Archive for August, 2007

Peachy-keen NasturtiumPeachy-keen Nasturtium ‘Glorious Gleam’

The colour, flavour, and my mood of this past weekend can be summed as “just peachy.” I was enjoying the fruits and flowers of the season in a country garden.

I was at my mom’s place in the eastern Fraser Valley and photographed, admittedly with envy, her floriferous nasturtiums and feasted on fresh peaches.

In trying to solve a different problem, I think my mom may have discovered the secret to boosting the bloom potential of nasturtiums: fish fertilizer. She started applying it two weeks ago in attempt to correct a problem with yellowing leaves. Not only did it restore the leaves to a healthy green, but the previously flowerless plants burst into abundant bloom. Correlation or causation? I really don’t know. I think it’s too late to try this treatment on my almost-barren nasturtiums but I will file this information away for next growing season.


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Caution: you may need sunglasses to view this bright orange blossom. This variety really lives up to its name, “Glorious Gleam.”

And if this really is the last flower of the summer, I can always knit some nasturtium socks (scroll down the page under free patterns).

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As the email I received this morning reminded me, our big day is just around the corner. And of course, I’m not prepared.

What are you going to do on Kitchen Garden Day, August 26th, 2007?

I’m going to plant the last of my 2007 crops: arugula, cilantro, corn salad and winter lettuce. (More details in a post to come.)

I’d also like to do something more creative and celebratory–perhaps a walk to the nearby community gardens or a longer trek out to UBC Farm. A lovely “Tis the season” post on Grist about summer’s end and salad dressing inspired me to do this.

Here’s an excerpt but it’s well worth taking a few minutes to read the full essay:

I know that if we paid adequate attention to all of these miracles — really and truly gave them their due — we would never be able to get anything else done. I also know, however, that if we don’t stop to marvel at these things now and then, we will never understand and appreciate them fully, and, as a consequence, we will never be able to get anything done. This fleeting moment of peak growth, of plants straining to complete their seed-producing mission, of living things going flat-out as they sprint toward the end of the growing season, seems as good a time as any to stop and look around.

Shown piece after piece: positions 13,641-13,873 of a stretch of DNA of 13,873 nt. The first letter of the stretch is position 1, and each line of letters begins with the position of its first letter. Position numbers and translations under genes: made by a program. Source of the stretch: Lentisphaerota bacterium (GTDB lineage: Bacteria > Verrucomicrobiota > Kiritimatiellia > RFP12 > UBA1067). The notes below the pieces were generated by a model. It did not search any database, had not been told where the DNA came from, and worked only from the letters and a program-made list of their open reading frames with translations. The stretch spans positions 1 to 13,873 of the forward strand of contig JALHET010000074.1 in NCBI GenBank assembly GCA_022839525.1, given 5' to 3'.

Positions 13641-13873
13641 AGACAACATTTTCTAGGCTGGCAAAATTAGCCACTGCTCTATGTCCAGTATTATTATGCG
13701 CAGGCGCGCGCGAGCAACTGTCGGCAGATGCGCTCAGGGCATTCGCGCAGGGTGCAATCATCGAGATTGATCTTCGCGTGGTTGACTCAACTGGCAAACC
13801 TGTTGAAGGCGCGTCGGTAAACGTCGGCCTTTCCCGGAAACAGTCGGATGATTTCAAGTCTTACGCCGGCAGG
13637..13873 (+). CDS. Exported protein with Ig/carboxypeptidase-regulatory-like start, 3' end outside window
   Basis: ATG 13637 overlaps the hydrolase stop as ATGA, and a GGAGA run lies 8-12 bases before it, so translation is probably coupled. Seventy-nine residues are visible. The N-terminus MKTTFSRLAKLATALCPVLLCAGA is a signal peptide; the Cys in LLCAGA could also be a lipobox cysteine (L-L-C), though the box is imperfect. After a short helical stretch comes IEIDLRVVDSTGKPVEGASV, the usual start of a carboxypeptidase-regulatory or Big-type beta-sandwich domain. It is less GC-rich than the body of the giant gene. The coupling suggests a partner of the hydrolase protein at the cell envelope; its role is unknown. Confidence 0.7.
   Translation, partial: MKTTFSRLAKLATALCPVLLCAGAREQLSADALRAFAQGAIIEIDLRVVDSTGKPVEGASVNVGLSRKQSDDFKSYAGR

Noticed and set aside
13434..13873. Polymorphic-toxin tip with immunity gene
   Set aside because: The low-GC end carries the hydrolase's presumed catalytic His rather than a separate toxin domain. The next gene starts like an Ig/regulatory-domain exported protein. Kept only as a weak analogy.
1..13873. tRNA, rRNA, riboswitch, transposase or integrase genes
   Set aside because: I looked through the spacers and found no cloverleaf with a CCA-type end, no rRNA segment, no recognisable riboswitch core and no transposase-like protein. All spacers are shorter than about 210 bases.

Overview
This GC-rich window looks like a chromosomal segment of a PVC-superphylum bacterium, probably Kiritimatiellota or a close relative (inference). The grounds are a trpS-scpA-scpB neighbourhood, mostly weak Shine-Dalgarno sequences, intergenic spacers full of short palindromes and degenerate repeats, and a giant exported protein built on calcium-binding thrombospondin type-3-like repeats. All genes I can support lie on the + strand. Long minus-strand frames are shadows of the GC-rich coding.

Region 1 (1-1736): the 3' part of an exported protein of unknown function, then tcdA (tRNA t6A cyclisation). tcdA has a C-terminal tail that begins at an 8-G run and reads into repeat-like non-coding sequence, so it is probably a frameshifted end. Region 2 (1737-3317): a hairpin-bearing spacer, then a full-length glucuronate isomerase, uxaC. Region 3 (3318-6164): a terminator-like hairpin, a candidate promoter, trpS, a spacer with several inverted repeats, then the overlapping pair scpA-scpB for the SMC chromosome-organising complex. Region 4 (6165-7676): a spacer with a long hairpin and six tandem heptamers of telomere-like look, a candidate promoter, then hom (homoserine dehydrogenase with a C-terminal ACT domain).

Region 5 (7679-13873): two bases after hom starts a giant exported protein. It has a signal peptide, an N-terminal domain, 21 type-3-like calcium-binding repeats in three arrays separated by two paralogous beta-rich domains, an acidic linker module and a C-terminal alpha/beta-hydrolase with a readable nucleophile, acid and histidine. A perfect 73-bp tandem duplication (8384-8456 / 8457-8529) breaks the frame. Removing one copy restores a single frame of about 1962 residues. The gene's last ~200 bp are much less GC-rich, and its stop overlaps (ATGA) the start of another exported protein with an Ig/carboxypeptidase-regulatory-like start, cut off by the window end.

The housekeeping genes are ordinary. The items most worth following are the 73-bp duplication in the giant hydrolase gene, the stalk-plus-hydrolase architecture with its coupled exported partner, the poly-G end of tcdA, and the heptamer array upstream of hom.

This passage really resonates with me. I need to learn to stop and smell the roses, or in my case, nasturtiums, more often.

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Another nasturtium photo

Nasturtium glamour shot

Taken after I read the camera user guide. Yes, it pays to read all the fine print in the manual.

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Lonely, only child


The first nasturtium flower burst into bloom early yesterday morning and I captured the moment with some photos. I fear this first-born may be the only-born. None of the other dozen plants have significant flower buds, although I remain hopeful.


I’m not happy with the quality of the photos but this is the best detail I can get with the macro setting on my point-and-shoot Canon A510. If I’m going to be taking photos of the rare, single bloom, I think I may invest in a digital SLR [addendum] finally learn how to use the advanced functions (like manual focus) on my camera.

No false humility here. I am a very unskilled photographer. But if I am going to see only one nasturtium flower this season, I’m determined to immortalize it with a photo, even if I have to hire a professional to shoot it!

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Sowing seeds in mid-August

I’ve had this information on a page since the beginning of the month but because we’re now just past the middle of August, I thought I’d republish it as a post in case it’s been overlooked. According to my blog stats, people are finding this site by using Google phrases like “sowing seeds in summer” or in a particular month.

According to Linda Gilkeson, author of Year-Around Harvest: Winter Gardening on the Coast, here is what to sow late-July to mid-August:

arugula, broccoli raab, Chinese greens, collards, daikon and winter radish, fall & winter lettuce, kale, mizuna, leaf mustards, mustard spinach, spinach, scallions & winter onions

West Coast Seeds has varieties for most if not all these vegetables.

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Much as this woman and her dog desperately need a shade tree on these hot summer days, I unfortunately cannot grow one on my balcony. I can, however, promote an arboreal blog carnival: The Festival of The Trees. I’ve added a button linking to the coordinating blog at the end of the links section.

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